Ube-quitous Ube

Ube-quitous Ube

The Beloved Purple Yam

Camille Wong | Aug 31, 2017

Ube-quitous Ube

In Hawai'i and Filipino communities, ube has long captured the hearts and mouths of many, but on the mainland, only recently has this flavor been taking on the culinary world by a big purple wave.

Ube (oo-bae) is not to be confused with other purple foods such as the Okinawan sweet potato- it is actually a yam, homegrown in the Philippines, with its own distinct flavor. Described by one chef as “something similar to white chocolate, with earthy notes, combined with a traditional sweet potato”, it is velvet-like in texture and has a naturally vibrant purple hue.

Serving as a base or star ingredient of a recipe, ube is found in sweet preparations such as Halo Halo, Ube Halaya, ice cream, cake and pastries. Fresh ube is hard to find, but its other forms as frozen, powdered, extract or jam are available.

Today a simple search of the word ube will get you pages and pages of recipes, articles and food establishments featuring it, some even dedicating their whole menu to it! The chef who was mentioned above, Björn DelaCruz of Manila Social Club in New York, is one key player in bringing ube to the forefront of modern cuisine. His creation that lit up the Instagram foodie world was an ube donut, “adorned with icing made with Cristal champagne and filled with an ube mousse, champagne jelly and covered in 24K gold.” He now sells his famous decadent donut for $40 per dozen, exclusively on Fridays.

A simple search of the word 'ube' will get you pages and pages of recipes, articles and food establishments featuring it, some even dedicating their whole menu to it!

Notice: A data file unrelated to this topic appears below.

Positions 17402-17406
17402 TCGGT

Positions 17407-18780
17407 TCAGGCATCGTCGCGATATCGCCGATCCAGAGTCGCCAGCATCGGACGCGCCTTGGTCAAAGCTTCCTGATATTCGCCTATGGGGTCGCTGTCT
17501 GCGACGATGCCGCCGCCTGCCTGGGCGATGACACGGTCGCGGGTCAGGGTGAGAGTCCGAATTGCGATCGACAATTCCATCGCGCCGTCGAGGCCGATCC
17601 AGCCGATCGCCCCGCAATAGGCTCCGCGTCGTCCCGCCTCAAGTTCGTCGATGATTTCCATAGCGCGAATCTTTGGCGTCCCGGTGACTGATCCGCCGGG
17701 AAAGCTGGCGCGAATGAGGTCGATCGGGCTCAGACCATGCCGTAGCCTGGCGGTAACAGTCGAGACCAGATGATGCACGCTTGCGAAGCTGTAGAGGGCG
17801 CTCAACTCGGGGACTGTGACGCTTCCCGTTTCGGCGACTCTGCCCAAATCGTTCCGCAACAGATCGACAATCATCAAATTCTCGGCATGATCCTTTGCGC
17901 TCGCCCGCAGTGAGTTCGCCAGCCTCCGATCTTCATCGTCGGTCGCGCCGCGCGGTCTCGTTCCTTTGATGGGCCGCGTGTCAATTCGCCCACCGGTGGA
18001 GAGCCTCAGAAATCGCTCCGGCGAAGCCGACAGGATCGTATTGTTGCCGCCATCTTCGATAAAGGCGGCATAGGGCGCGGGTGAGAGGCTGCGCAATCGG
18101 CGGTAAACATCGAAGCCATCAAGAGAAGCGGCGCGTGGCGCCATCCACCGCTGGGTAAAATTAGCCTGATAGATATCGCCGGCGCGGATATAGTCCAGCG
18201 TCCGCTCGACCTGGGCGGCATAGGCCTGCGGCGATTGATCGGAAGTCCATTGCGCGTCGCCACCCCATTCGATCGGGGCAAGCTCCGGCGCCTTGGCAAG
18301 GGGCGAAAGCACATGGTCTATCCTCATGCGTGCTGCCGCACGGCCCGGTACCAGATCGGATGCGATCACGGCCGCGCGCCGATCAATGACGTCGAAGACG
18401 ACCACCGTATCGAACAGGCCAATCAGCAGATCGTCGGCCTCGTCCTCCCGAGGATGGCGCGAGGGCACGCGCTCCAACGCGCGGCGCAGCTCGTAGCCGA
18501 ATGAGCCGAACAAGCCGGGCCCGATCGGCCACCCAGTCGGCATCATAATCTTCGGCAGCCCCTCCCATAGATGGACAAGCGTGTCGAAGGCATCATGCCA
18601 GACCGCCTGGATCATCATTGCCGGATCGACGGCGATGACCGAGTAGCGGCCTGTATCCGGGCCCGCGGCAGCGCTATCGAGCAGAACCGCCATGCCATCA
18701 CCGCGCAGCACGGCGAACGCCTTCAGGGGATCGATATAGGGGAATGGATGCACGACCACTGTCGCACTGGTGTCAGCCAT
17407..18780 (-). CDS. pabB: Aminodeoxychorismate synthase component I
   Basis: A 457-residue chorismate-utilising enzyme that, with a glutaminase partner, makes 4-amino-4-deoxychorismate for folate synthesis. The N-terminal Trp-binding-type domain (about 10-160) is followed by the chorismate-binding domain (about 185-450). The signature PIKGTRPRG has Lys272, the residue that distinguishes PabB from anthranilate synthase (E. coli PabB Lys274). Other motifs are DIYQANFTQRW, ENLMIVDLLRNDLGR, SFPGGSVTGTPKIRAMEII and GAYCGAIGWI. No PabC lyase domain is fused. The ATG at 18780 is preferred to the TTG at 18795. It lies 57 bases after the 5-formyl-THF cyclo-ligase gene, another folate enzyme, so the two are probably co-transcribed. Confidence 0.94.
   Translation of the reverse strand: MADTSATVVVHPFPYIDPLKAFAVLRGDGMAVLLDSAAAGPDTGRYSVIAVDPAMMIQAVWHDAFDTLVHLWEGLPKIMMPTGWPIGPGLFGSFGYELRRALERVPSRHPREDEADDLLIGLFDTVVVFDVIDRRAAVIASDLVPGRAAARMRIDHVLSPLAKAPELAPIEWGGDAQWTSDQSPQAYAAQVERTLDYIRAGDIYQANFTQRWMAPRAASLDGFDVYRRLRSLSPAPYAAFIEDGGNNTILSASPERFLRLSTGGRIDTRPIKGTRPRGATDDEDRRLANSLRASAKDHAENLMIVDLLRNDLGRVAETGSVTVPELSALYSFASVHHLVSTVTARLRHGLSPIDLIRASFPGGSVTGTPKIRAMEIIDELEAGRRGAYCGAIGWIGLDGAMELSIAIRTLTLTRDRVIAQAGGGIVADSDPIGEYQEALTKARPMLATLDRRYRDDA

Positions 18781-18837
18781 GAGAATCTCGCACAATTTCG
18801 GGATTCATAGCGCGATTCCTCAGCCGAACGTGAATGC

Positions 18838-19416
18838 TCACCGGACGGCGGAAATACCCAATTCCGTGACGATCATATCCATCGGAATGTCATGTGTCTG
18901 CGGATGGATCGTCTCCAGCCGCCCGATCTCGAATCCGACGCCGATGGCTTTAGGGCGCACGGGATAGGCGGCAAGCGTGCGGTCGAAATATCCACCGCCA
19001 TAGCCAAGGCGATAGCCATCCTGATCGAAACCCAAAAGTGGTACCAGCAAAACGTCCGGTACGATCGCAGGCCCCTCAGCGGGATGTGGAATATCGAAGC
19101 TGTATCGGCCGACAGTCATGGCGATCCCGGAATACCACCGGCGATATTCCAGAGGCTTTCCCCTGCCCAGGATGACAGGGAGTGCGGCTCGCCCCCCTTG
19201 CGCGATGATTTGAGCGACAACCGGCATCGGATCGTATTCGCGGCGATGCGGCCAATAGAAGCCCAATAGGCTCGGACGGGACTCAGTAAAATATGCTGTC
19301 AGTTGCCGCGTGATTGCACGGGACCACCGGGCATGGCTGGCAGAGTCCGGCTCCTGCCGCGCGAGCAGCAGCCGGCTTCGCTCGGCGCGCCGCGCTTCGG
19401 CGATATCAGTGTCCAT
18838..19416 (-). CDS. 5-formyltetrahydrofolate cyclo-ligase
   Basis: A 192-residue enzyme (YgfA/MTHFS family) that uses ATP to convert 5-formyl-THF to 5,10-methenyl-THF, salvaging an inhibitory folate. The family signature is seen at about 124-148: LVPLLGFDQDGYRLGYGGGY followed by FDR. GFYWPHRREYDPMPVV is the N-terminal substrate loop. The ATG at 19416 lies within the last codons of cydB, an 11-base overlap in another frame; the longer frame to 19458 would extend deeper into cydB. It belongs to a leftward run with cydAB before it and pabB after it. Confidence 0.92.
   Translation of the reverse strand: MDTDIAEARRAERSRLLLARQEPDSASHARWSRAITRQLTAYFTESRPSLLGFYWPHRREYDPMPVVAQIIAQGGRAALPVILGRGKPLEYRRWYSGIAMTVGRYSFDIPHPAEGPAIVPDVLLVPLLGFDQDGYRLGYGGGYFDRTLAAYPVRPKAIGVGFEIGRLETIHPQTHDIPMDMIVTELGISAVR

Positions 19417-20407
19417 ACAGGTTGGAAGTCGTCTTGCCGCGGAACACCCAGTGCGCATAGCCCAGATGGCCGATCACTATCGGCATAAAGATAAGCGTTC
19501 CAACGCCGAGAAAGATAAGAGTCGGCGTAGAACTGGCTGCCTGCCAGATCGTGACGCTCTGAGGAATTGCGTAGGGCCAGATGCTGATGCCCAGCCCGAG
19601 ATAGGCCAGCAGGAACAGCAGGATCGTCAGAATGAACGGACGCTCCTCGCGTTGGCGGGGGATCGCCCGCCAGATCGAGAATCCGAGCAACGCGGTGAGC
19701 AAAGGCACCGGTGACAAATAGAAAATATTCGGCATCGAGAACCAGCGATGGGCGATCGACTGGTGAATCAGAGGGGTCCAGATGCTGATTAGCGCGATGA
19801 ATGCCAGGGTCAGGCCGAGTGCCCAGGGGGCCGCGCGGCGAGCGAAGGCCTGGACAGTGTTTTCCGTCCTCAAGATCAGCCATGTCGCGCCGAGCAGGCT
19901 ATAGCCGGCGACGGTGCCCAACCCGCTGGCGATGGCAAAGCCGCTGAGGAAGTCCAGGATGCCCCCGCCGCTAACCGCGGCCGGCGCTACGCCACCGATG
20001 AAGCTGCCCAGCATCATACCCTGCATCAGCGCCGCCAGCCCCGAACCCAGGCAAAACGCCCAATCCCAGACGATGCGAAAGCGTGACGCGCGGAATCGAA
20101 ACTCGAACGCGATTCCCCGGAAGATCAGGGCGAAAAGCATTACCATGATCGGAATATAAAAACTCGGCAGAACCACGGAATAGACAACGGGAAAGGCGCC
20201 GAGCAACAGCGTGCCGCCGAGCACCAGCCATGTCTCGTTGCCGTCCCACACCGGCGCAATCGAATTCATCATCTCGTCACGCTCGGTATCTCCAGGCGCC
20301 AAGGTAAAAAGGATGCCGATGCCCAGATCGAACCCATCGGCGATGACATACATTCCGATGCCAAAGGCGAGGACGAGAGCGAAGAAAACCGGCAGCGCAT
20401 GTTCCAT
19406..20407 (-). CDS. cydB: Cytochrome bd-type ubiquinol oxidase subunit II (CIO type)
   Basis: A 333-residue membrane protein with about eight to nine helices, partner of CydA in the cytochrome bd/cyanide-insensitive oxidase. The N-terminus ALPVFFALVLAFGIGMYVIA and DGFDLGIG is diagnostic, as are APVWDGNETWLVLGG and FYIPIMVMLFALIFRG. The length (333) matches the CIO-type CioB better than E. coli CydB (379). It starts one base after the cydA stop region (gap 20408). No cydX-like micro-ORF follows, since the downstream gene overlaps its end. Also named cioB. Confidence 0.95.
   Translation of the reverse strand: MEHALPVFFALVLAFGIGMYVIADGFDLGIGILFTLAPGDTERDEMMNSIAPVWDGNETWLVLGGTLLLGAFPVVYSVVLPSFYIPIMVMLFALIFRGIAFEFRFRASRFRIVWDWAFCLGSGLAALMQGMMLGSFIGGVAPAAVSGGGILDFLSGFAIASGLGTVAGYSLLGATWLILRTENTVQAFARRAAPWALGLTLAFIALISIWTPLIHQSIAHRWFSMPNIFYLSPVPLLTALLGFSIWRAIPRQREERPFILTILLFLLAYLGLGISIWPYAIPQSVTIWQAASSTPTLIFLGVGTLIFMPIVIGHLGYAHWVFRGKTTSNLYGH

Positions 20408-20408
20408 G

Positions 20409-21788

Speaking of exclusive, a place right here in Hawai'i also has people strategically planning a visit and lining up for blocks for their own specialty ube treat: uber tarts! Uber Factory is the desert shop in Wahiawa that pumps out these sweet treats, four times a week. About 2” in diameter, these tartlets are simple and oh so ono! They are made with a shortbread crust and ube custard filling, served chilled. Chef Andy Dalan, creator of the original uber tart, said he first made them for a friend’s birthday, in place of a cake. They were such a hit that he began getting requests for them for potlucks, weddings and Manny Paquiao fights. Now he has multiple variations of the tart, with flavors such as black lava salted caramel and kulolo coconut crunch.

In May, 7-Eleven Hawai'i partnered with Chef Andy to release his beloved treats at all our O’ahu stores for a limited time. They were such a hit that they were brought them back a second time- both days were a huge success! If you didn’t get to try them then, check out how to pre-order and find Uber Factory here, read some rave reviews and see some dreamy pics of this addicting treat.